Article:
The ASCI had consulted the Ministry of Information & Broadcasting, the Department of Consumer Affairs as well as Ministry of Electronics & Information Technology, who have provided their full support to the Guideline as it comprehensively addresses the growing concerns about the potentially misleading and harmful advertisements in the sector. ASCI even consulted the All India Gaming Federation, the industry body for online skill gaming in India before releasing the Guideline. The Guideline has been developed to guide advertisers so that their advertisements do not violate the ASCI code pertaining to misleading advertisements, or of being harmful to society or individuals. These guidelines would be applicable to the content of all advertisements of “Online gaming for real money winnings”. ASCI can process complaints regarding the advertising content of “Online Gaming for Real Money Winnings”, when such advertisements potentially violate the ASCI code.
The Guideline prescribes that they should not depict any person under the age of 18 years, or who appears to be under the age of 18, engaged in playing a game of OGRM or suggest that such persons can play these games. The advertisements should not present “Online gaming for real money winnings” as an income opportunity or an alternative employment option. The advertisement should not suggest that a person engaged in gaming activity is in any way more successful as compared to others. Every such gaming advertisement must carry a disclaimer saying that “This game involves an element of financial risk and may be addictive. Please play responsibly and at your own risk.” Such a disclaimer should occupy no less than 20% of the space in the print advertisement and should also specifically meet disclaimer guidelines 4 (i) (ii) (iv) and (viii) laid out in the ASCI code. In audio/visual media, such advertisement must be placed in normal speaking pace at the end of the advertisement, in the same language as the advertisement and in both audio and visual formats.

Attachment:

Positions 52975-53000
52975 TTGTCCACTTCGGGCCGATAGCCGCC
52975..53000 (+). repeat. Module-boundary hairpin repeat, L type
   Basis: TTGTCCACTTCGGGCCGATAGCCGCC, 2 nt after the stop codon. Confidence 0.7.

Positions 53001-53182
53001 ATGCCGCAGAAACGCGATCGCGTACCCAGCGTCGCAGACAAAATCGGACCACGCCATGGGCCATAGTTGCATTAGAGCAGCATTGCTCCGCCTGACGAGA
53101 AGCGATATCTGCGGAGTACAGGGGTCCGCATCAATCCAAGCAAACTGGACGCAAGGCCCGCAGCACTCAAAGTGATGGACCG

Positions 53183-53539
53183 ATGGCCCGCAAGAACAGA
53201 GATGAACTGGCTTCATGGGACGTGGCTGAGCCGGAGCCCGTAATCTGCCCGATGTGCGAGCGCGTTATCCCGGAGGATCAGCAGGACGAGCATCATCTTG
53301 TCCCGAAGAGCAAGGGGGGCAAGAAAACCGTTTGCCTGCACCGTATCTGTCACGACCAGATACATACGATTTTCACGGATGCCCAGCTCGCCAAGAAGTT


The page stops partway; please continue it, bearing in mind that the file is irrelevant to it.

If we look at other regulations on the subject-matter, we find that the Telecom Commercial Communications Customer Preference Regulations, 2010 issued by The Telecom Regulatory Authority of India had the objective of prohibiting “Unsolicited Commercial Communications” – which includes spam calls or SMSs and any sort of unsolicited commercial communication pertaining to gambling or betting. The Cable Television Network Rules, 1994 prohibit the advertisement of gambling activities with exception of games of skills, such as horse racing, rummy and bridge. Finally, if any contest or lottery or game of chance or skill promotes betting or gambling, such means employed for promotion would be considered unfair trade practice under the Consumer Protection Act, 1986. Though the Sports (Online Gaming and Prevention of Fraud) Bill, 2018 was introduced in Lok Sabha in 2018 as a private members bill, it lapsed with the dissolution of the Parliament and was not re-introduced.
The Public Gambling Act, 1867 (“PGA”) is the main enactment dealing with gaming in India and criminalises the act of gambling in a public forum in India with an exception to the games of skill. Currently, fourteen (14) States/Union Territories have passed enactments adopting the PGA as it is, namely: Andaman & Nicobar, Arunachal Pradesh, Chandigarh, Dadra and Nagar Haveli, Haryana, Himachal Pradesh, Lakshadweep, Punjab, Madhya Pradesh, Chhattisgarh, Manipur, Mizoram, Tripura and Uttarakhand. Other States have resorted to enacting their own gambling legislations. While States like Assam and Odisha have banned real money based card games, other States like Telangana, Andhra Pradesh and Tamil Nadu (Karnataka to follow) have banned online gaming recently.
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